As companies are increasingly adopting DevOps, traditional software product line approaches are becoming increasingly expensive to use. Instead we need to adopt superset platforms where each product in the portfolio is automatically derived through configuration of variation points and selection of variants. The challenge is that the number of variation points easily becomes unwieldy and needs to be managed. The primary source of variation points is commodity functionality that has not been managed properly. In this keynote, I first outline the contemporary trends in industry leading to the use of superset platforms. Subsequently, I discuss the challenge of variation points in commodity functionality and how the technical debt metaphor can be used to address this. The talk will use examples from industry and the research conducted in Software Center
Prof. Jan Bosch is the director of Software Center organization. Software Centre collaborates with such software development companies as Ericsson AB, Volvo Cars, AB Volvo, Saab AB, etcetera, with the aim to develop methods and tools for enhancing the productivity of collaborating organizations in various development phases.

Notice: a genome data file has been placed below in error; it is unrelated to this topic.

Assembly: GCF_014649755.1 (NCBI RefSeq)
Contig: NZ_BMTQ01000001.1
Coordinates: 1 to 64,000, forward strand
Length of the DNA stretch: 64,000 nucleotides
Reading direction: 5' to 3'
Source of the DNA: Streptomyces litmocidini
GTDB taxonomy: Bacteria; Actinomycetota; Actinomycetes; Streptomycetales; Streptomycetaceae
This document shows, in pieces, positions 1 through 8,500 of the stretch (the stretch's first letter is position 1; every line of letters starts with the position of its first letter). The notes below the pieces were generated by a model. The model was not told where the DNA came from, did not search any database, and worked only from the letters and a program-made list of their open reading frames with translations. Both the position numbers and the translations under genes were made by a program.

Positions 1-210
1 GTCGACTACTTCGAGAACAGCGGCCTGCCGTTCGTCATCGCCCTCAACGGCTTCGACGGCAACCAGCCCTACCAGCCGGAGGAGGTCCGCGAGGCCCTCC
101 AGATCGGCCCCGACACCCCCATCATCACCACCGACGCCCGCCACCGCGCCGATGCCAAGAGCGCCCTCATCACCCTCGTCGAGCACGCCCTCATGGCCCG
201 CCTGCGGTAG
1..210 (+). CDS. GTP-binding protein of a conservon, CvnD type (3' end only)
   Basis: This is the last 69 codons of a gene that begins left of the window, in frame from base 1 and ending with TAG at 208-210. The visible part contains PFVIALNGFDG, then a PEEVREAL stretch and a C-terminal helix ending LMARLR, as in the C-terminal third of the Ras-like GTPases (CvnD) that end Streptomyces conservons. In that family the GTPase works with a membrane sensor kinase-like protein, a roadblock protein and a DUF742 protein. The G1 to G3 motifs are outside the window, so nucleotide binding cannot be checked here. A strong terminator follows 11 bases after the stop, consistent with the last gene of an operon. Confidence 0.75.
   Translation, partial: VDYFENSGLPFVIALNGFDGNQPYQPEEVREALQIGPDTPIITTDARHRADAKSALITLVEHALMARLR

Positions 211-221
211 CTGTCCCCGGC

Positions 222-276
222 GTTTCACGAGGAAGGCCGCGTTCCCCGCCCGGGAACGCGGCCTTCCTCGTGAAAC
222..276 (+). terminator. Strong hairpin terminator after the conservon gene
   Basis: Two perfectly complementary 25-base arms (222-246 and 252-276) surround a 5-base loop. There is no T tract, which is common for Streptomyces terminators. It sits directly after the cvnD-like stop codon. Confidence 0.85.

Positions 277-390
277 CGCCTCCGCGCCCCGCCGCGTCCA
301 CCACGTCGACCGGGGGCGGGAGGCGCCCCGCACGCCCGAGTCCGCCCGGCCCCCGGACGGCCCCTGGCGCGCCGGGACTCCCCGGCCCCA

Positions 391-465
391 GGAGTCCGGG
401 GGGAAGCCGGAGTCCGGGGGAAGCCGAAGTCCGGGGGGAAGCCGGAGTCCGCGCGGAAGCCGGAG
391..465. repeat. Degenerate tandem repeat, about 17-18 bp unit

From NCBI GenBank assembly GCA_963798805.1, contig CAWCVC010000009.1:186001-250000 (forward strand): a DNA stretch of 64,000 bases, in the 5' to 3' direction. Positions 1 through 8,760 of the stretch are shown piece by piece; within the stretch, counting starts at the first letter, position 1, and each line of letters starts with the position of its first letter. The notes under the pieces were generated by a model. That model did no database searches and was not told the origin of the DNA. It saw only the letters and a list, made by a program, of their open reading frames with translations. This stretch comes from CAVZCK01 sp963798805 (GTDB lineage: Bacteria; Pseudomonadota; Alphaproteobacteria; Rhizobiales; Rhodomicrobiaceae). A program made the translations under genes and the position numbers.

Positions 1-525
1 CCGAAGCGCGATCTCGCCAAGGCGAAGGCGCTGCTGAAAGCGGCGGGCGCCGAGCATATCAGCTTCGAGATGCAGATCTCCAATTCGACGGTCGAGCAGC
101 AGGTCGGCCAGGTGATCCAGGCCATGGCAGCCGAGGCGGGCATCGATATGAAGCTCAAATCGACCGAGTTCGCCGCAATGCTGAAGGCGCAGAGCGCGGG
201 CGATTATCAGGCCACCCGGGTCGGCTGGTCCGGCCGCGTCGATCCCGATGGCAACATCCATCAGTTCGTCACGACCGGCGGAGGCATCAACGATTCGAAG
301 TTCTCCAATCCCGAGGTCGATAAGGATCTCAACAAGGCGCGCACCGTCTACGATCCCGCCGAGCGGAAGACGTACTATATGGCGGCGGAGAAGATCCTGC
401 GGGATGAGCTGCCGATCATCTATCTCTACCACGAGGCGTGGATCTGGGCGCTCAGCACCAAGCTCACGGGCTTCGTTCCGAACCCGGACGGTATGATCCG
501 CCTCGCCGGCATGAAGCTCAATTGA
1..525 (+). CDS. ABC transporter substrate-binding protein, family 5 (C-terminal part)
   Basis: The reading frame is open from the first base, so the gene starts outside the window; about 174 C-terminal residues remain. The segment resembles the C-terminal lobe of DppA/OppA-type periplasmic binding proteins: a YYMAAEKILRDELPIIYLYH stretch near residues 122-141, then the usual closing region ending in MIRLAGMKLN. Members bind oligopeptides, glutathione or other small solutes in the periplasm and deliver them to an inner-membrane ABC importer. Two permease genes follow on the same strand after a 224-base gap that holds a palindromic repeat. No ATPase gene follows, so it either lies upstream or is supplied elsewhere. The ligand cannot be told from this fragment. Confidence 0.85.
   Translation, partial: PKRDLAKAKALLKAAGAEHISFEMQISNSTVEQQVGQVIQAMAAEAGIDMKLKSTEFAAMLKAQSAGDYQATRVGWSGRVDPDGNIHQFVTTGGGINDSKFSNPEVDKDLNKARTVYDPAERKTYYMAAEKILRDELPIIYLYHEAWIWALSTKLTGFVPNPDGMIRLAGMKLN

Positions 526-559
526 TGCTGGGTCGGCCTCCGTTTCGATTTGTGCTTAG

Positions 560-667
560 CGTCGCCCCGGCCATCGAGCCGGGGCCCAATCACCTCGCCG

15:15 – 15:40
15:40 – 15:55
Lightning talks (7.5 min each)
Technical Debt in Start-ups / Scale-Ups
Serge Demeyer and Mercy Njima
Most start-ups aspire to become scale-ups someday. However, the constant pressure to add new features to a digital product sooner or later leads to technical debt. In this lightning talk we will present the preliminary results of a systematic literature survey on the phenomenon of technical debt in start-ups / scale-ups. The result is a taxonomy specifying how start-ups find a viable trade-off between customer demands and long term goals.
Variability Debt in Opportunistic Reuse of Existing Products: Literature analysis and a field study
Wesley Klewerton, Jabier Martinez, Daniele Wolfart